It’s a black ting.

  9. Dave

    Yes, I forgot my own rule. I am now dropping my trousers and turning my arse towards Pete as we speak…

    Yes, OK I know what that could also imply !!

  10. I know several kids from Asia, Iran, Arab countries, and even young kids have a kind of old-fashioned commitment to learning and science that’s almost impossible to find in the West today.

    That’s a great observation and in my experience a very true comment, Noel.

  11. I often notice how a lot of people on the conservative side of the fence tend to see the world like in those school atlases – coloured fields indicating countries as if it were all one homogenous lump with relatively similar people. Travel tells you something very different.

    //You also will find an admirable commitment to education and learning in these places with young people often speaking several languages and having qualifications coming out their ears//

    Indeed. Through our Tunisian lodger I’ve met several of her mates: young, bright, studying engineering and computer subjects. I also know about half a dozen Iranians, kids and young adults. Without an exception, they have an incredibly strong study-work ethic. They have the degree of concentration and endurance that you find in someone with a balanced and relaxed mind. All of them also work in low-paying jobs on the side.

    But most impressive of all is that they are not only excellent in their chosen fields, but also have a wide knowledge of history and literature etc. The 3 Tunisian girls all read French philosophy as a kind of relaxation. I thought they were bluffing and we talked a little about the bit that I’ve read. But I soon shut up as I didn’t want to display my shortcomings in front of my family. They even know Irish literature. It’s incredible, and it’s IMO the one thing that distinguishes them from their counterparts in the west. How many computer nerds can talk easily about the similarities between Arabic, Turkish and Persian?

    These people are all of educated upper-middle-class backgrounds, yes. But travelling, say, in India you also encounter people like that old guy selling tickets in a grimy train station. When he finds out where you’re from he starts chatting away about GB Shaw. You find that kind of thing everywhere. People in poorer countries are hungry for knowledge, for them knowledge is a kind of privilege, in a way that you don’t often find in the West.

  12. I was at a bus stop in Bangkok one day. Foreigners rarely take the buses as taxis and tuk-tuks cost next to nothing anyway. Waiting at the bus stop an older Thai man struck up a conversation with me, lowering his mask (the air pollution is lethal) to ask me where I was from. This was mid-1990s and he ended up opining on the Irish peace process of all things, knowing an amazing amount about all the major players and issues at play… all in the Queen’s English I might add.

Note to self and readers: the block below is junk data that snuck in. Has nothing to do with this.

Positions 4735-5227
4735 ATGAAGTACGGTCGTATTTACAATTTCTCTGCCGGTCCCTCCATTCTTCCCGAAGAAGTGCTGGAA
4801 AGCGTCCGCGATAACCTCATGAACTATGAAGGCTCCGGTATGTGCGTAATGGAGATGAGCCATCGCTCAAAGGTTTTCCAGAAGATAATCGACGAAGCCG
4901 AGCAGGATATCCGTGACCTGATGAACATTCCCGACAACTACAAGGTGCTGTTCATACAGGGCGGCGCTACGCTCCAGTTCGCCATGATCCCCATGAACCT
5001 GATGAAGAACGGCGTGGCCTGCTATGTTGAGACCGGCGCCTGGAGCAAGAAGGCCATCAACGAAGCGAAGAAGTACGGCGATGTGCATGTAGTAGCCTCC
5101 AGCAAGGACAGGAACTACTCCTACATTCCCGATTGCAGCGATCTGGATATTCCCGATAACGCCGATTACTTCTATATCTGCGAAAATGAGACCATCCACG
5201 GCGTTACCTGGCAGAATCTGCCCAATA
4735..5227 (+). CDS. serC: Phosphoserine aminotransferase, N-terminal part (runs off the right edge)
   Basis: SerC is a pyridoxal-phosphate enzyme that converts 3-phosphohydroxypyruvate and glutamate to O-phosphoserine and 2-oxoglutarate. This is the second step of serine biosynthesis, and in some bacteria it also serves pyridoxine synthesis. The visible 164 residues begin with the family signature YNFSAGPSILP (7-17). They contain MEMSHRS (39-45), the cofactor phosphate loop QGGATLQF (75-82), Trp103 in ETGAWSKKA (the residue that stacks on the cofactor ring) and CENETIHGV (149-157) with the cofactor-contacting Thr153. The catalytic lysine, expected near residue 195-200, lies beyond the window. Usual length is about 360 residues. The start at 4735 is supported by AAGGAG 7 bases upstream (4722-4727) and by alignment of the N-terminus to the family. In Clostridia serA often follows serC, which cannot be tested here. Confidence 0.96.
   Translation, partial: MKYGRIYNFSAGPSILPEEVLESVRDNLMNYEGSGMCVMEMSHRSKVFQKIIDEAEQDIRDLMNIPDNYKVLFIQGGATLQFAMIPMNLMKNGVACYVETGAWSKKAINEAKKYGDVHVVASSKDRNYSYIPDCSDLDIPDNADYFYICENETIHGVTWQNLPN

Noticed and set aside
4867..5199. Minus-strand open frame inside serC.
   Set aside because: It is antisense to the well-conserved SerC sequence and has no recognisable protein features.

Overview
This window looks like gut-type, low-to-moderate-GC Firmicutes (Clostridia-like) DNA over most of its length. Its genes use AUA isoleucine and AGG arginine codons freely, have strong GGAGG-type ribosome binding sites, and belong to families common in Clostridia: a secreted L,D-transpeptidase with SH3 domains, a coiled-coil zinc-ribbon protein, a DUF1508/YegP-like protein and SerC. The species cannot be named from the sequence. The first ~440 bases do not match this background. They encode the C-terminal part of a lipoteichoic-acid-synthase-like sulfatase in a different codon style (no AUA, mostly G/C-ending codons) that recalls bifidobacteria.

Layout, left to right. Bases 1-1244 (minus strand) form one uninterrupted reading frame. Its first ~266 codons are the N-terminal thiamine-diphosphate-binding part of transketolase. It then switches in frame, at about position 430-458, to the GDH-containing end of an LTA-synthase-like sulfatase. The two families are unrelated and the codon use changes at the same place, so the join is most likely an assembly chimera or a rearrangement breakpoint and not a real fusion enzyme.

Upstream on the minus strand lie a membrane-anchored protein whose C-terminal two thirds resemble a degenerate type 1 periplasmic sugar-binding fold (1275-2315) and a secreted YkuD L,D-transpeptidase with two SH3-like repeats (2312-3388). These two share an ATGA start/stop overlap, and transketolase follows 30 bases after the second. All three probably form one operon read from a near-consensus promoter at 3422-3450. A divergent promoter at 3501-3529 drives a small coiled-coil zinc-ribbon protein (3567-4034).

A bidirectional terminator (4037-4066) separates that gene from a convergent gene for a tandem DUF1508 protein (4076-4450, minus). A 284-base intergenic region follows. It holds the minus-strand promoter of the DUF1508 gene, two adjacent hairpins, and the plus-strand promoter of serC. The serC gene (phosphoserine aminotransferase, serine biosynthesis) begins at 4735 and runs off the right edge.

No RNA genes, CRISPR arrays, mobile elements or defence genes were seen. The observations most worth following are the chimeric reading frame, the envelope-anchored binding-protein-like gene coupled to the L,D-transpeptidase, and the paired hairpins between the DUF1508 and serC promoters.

13. I often notice how a lot of people on the conservative side of the fence tend to see the world like in those school atlases – coloured fields indicating countries as if it were all one homogenous lump with relatively similar people.

    I feel as though I have spent most of my life arguing against this approach: “The Arabs”, “The Arab World”, “The Muslim World”, “The Irish”, “Islam”, “The Jews” etc. These groups, to the extent they event exist in any real sense, or so broad and diverse as to render conclusions based on them patently absurd.

    More recently, it’s “white people”, “straight white men”, “people of colour” and so on, as if these are discrete, coherent groups and can be relied upon to think and act collectively. It’s madness.

  14. Yes, the linguistic abilities, closely connected with other forms of intellectual capacity, of Johnny Foreigner can be very impressive.

    Petr, if you don’t mind me asking how old are you? I have an image in my mind’s eye of you being comparitively young.

  15. I’ve been to Vietnam and to Bali and other places.

    Even as a western tourist, and even when you are primarily in touristy places, your perceptions of ” foreign ” countries change.

    Leaving any comment on the governments aside, in both places, I saw people who were generally far poorer than anyone here, but were polite, neatly dressed, who appeared to be healthy, where you saw well behaved young children in uniforms going to and from school, who waved at you as you drove by ( even if the parents likely had not been to school ).

    There can be the perception that much of the world is a violent starving hellhole, and I didn’t see that in those places. Didn’t see that in China either.

    Hundreds of millions of people in those worlds have a life that is perfectly fine, a life off the charts better than their grandparents had, just as many of us live a life that it off the charts better than the lives that our great grandparents may have had.